Book: Smart but Stuck

YaleNews features works recently or soon to be published by members of the University community. Descriptions are based on material provided by the publishers. Authors of new books may forward publishers’ book descriptions to us by email.

YaleNews features works recently or soon to be published by members of the University community. Descriptions are based on material provided by the publishers. Authors of new books may forward publishers’ book descriptions to us by email.

Smart but Stuck: Emotions in Teens and Adults with ADHD

Thomas E. Brown, assistant clinical professor of psychiatry

(Jossey-Bass)

Despite decades of research into the condition known as Attention-Deficit/Hyperactivity Disorder, ADHD is often considered as a problem of hyperactivity, even of misbehavior. The stereotype of a person with ADHD — fidgety, with a short attention span, and even an inferior intellect — reflects an outdated conception of this complex disorder, according to Thomas E. Brown.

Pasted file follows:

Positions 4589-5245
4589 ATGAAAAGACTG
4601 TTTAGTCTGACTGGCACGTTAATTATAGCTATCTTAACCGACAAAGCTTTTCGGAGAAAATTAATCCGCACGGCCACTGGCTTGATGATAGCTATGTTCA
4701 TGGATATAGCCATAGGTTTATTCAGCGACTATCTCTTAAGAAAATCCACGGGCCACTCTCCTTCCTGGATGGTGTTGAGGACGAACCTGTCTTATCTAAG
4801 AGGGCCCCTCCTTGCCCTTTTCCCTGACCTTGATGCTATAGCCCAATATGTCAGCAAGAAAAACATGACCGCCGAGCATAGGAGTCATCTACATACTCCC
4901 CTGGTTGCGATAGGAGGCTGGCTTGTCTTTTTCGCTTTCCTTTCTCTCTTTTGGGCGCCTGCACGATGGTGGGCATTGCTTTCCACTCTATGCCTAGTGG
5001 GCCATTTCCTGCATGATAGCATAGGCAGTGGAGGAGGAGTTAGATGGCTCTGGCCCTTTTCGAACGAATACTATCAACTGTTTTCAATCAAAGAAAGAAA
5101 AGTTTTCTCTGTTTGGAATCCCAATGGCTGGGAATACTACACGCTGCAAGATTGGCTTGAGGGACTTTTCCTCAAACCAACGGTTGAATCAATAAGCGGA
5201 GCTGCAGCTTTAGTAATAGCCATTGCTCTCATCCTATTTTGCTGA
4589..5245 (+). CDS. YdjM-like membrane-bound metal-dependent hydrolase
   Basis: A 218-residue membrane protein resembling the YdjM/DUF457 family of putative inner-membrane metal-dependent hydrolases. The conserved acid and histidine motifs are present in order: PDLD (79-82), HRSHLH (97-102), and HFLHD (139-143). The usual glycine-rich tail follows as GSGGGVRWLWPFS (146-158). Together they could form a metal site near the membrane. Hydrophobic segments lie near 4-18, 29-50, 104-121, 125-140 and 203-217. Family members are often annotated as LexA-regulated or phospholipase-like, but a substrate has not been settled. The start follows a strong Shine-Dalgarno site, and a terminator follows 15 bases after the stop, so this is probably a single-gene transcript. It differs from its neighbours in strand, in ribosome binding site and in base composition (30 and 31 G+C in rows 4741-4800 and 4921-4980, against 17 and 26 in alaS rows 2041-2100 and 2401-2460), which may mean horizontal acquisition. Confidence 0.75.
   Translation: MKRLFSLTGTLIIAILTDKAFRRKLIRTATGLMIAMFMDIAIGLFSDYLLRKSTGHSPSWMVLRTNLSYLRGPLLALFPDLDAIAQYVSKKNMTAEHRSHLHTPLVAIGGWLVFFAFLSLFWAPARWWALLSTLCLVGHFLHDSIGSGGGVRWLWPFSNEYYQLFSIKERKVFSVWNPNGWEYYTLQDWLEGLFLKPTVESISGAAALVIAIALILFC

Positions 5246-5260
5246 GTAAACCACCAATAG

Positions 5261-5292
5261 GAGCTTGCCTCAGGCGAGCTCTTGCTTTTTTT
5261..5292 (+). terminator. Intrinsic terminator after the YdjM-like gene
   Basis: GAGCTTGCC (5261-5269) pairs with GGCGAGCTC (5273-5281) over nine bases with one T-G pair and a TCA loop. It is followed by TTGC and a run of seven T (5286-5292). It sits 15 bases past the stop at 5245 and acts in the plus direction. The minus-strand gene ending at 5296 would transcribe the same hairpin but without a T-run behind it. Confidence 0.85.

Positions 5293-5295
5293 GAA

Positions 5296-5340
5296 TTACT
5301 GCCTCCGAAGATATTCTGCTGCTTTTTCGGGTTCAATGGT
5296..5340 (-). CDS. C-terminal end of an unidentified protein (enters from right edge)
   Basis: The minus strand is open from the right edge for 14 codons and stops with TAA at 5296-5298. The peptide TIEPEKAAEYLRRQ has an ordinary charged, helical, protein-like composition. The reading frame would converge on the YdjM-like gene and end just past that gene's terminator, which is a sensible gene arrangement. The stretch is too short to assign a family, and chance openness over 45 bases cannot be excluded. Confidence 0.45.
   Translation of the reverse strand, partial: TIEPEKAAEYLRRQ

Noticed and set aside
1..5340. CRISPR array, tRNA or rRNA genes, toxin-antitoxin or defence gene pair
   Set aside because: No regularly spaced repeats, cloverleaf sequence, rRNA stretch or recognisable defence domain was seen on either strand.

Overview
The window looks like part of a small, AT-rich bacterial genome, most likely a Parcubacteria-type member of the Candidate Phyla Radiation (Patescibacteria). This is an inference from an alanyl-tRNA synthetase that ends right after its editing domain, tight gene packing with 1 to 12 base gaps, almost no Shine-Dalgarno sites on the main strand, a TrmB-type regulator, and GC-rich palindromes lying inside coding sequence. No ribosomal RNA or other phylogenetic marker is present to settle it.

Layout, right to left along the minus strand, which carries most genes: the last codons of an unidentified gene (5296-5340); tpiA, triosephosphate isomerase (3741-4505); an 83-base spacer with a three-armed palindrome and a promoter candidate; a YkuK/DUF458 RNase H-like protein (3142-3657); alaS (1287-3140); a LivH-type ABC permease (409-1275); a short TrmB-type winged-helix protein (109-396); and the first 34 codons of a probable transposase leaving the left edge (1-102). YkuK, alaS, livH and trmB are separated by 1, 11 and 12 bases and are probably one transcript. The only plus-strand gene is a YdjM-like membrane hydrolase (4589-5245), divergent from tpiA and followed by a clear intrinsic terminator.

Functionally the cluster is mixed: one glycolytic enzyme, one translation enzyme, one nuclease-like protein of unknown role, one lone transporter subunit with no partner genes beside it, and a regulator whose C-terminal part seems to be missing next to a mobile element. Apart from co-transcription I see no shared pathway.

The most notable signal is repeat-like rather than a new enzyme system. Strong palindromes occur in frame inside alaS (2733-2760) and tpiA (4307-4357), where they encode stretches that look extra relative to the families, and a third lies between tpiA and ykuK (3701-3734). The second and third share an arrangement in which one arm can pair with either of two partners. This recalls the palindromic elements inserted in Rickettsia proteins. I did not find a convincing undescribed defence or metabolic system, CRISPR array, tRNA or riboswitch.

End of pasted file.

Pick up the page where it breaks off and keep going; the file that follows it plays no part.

“Smart but Stuck” features 15 true stories about intelligent, capable teens and adults who have gotten “stuck” at school, work, and/or in social relationships because of their ADHD. Brown highlights the often unrecognized role that emotions play in this complex disorder. He explains why even very bright people with ADHD get stuck because they can focus well on some tasks that interest them, but often can’t focus adequately on other important tasks and relationships.

Expanding on previous research findings, the book describes strategies and treatments for getting “unstuck” to move on to a more rewarding and productive life.

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